- Open Access
What is a smart device? - a conceptualisation within the paradigm of the internet of things
Visualization in Engineering volume 6, Article number: 3 (2018)
The Internet of Things (IoT) is an interconnected network of objects which range from simple sensors to smartphones and tablets; it is a relatively novel paradigm that has been rapidly gaining ground in the scenario of modern wireless telecommunications with an expected growth of 25 to 50 billion of connected devices for 2020 Due to the recent rise of this paradigm, authors across the literature use inconsistent terms to address the devices present in the IoT, such as mobile device, smart device, mobile technologies or mobile smart device. Based on the existing literature, this paper chooses the term smart device as a starting point towards the development of an appropriate definition for the devices present in the IoT. This investigation aims at exploring the concept and main features of smart devices as well as their role in the IoT. This paper follows a systematic approach for reviewing compendium of literature to explore the current research in this field. It has been identified smart devices as the primary objects interconnected in the network of IoT, having an essential role in this paradigm. The developed concept for defining smart device is based on three main features, namely context-awareness, autonomy and device connectivity. Other features such as mobility and user-interaction were highly mentioned in the literature, but were not considered because of the nature of the IoT as a network mainly oriented to device-to-device connectivity whether they are mobile or not and whether they interact with people or not. What emerges from this paper is a concept which can be used to homogenise the terminology used on further research in the Field of digitalisation and smart technologies.
In 2011 Cisco predicted that 50 billion of Things would be connected to the Internet by 2020 (Evans, 2011). On the other hand, more recent investigations show that 25 billion devices will be connected to the internet by 2020 and those connections aim at facilitating the process of autonomous intelligent decision making (Gartner, 2014). No matter which prediction is right the main highlight is that smart things will be several times more than the estimated world population.
The IoT is proliferating across all sectors, creating opportunities and becoming a competitive marketplace weapon as the focus of primary benefits, shifts from both internal and external improvements of the worldwide industries (Gartner, 2016). Sectors benefitted from the IoT are: transportation, smart city, smart domotics, smart health, e-governance, assisted living, e-education, retail, logistics, agriculture, automation, industrial manufacturing, process management, among others (Gubbi, Buyya, Marusic, & Palaniswami, 2013) and (Miorandi, Sicari, De Pellegrini, & Chlamtac, 2012).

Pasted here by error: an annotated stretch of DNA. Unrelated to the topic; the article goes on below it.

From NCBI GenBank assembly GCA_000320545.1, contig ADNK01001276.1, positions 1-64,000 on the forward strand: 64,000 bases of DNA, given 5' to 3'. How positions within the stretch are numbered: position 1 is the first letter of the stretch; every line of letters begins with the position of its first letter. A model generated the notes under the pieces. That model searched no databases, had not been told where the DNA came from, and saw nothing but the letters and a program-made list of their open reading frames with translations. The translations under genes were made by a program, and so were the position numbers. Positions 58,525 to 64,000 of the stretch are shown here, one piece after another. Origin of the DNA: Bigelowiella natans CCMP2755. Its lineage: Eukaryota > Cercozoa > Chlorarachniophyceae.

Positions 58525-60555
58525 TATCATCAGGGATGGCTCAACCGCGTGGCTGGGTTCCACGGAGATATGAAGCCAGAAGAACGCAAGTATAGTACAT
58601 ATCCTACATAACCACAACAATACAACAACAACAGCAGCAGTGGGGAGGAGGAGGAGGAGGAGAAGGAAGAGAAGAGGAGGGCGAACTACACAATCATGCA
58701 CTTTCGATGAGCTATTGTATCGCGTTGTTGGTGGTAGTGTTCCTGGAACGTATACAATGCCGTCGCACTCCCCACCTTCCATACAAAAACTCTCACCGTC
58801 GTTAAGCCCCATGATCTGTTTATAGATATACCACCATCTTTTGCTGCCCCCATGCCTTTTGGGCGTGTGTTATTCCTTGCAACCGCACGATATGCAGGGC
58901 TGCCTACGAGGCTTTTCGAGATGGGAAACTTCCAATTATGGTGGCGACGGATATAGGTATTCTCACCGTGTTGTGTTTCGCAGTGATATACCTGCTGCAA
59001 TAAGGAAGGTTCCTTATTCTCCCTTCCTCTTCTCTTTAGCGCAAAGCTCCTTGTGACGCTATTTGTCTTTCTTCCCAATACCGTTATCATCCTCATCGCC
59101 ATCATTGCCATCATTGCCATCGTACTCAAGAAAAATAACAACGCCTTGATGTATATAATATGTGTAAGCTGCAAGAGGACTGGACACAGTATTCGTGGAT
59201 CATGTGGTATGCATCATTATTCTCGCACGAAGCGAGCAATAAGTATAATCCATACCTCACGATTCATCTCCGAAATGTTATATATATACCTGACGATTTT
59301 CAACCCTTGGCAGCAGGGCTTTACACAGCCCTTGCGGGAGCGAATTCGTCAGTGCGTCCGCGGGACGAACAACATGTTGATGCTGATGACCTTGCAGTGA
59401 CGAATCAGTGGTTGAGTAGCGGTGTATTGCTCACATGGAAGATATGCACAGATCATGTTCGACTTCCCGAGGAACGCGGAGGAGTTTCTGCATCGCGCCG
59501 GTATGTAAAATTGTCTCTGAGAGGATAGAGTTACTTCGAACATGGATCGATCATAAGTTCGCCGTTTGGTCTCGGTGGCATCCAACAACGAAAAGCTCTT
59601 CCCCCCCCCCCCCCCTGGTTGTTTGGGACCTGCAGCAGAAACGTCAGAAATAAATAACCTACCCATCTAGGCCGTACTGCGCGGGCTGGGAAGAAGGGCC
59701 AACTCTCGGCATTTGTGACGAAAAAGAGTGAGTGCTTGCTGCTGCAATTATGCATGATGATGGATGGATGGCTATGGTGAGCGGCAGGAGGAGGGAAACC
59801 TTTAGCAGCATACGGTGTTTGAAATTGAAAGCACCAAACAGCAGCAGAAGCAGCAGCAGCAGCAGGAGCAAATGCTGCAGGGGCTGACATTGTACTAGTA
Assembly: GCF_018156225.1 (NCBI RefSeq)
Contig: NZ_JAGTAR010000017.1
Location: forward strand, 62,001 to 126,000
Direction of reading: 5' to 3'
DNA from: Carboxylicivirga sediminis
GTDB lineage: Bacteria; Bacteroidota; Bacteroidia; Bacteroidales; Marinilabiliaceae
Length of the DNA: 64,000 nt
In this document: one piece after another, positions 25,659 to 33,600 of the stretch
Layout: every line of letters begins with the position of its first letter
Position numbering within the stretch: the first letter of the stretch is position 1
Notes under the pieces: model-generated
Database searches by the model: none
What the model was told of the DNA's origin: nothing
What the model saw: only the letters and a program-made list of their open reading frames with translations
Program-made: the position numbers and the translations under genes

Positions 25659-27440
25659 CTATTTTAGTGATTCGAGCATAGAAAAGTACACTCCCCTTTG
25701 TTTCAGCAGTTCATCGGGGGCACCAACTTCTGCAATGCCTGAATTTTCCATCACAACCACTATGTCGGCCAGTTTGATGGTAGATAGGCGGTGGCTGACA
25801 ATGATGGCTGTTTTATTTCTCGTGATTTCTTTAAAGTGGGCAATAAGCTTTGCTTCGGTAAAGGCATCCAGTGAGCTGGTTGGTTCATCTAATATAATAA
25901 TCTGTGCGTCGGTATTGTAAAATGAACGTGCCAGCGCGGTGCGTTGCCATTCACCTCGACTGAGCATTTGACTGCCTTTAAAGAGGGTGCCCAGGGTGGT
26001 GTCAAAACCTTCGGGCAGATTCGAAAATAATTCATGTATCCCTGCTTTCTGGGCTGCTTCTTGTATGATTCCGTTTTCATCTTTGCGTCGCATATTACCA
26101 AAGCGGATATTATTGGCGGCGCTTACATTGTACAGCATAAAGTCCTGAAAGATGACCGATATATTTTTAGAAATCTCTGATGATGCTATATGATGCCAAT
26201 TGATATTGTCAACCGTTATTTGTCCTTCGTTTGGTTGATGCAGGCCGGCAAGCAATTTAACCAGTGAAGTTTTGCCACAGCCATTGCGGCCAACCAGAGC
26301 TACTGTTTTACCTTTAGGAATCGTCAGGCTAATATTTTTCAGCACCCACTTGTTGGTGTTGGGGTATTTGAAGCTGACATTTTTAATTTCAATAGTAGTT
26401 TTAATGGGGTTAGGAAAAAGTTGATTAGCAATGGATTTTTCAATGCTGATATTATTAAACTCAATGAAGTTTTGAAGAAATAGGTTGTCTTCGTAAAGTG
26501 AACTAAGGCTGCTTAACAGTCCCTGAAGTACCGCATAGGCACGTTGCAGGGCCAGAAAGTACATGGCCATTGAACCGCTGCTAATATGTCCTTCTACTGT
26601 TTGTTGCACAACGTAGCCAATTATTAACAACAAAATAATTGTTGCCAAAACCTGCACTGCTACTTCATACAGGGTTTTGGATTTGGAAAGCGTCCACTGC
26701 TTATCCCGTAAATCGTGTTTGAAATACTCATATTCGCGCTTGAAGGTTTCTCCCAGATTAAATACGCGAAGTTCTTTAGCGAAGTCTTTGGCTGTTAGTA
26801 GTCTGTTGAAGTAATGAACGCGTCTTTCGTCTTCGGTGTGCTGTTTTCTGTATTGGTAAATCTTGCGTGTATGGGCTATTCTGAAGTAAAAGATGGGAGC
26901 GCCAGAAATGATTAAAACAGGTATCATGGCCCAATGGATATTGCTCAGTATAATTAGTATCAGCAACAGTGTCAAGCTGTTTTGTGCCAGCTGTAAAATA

There are many ways to define the IoT, some popular definitions are:
“a dynamic global network infrastructure with self- configuring capabilities based on standard and interoperable communication protocols where physical and virtual ‘Things’ have identities, physical attributes, and virtual personalities and use intelligent interfaces, and are seamlessly integrated into the information network” (Van Kranenburg, 2008).
“Things having identities and virtual personalities operating in smart spaces using intelligent interfaces to connect and communicate within social, environmental, and user contexts” (INFSO, 2008).
(Lopez, Rios, Bao, & Wang, 2017) established three main components required for the IoT namely Smart things, network infrastructure and backend servers (see Fig. 1). This simplified architecture describes the essence behind the paradigm of the IoT. The Smart devices seen Fig. 1 are designed to interact both with users and other devices connected to the network, some of these devices might not even require interacting directly with users.
There is a broad range for the objects or “things” in the IoT, some of these objects can get different names in the literature, such as smart devices, mobile devices, smart things or smart objects. Smart devices are considered objects capable of communication and computation which range from simple sensor nodes to home appliances and smartphones (Stojkoska & Trivodaliev, 2017). This author also considers smart devices as the objects present in the network of the IoT.
The devices in the IoT should have the capability to dynamically adapt to the changing contexts and take actions based on their operating conditions; they should be self-configuring and interoperable, having unique identities and being able to communicate and exchange data with other devices and systems (Ray, 2016). Therefore, smart device should be context-aware and have network connectivity.
Currently, in the literature, different terms are found for what this paper calls smart devices. Lo, Yu and Tseng (2014) used the term smart device, whereas İlhan, Yıldız, & Kayrak (2016) used the term smart mobile device. The term mobile devices is also used by some authors, such as Lau, et al. (2017), Khan & Khan (2017) and Furthmüller & Waldhorst (2012). Azhar & Cox (2015) uses the terms “mobile tools”, “mobile technologies” and “mobile devices” for devices that allow workers to get instant access to project documents, plans and specifications. Azhar & Cox (2015) addresses tablets, cloud technologies, Radio Frequency Identification Tag and wearable devices as mobile technologies when tablets, smartphones and wearables are devices that implement various mobile technologies. This misconception is led by the lack of a clear concept of smart device.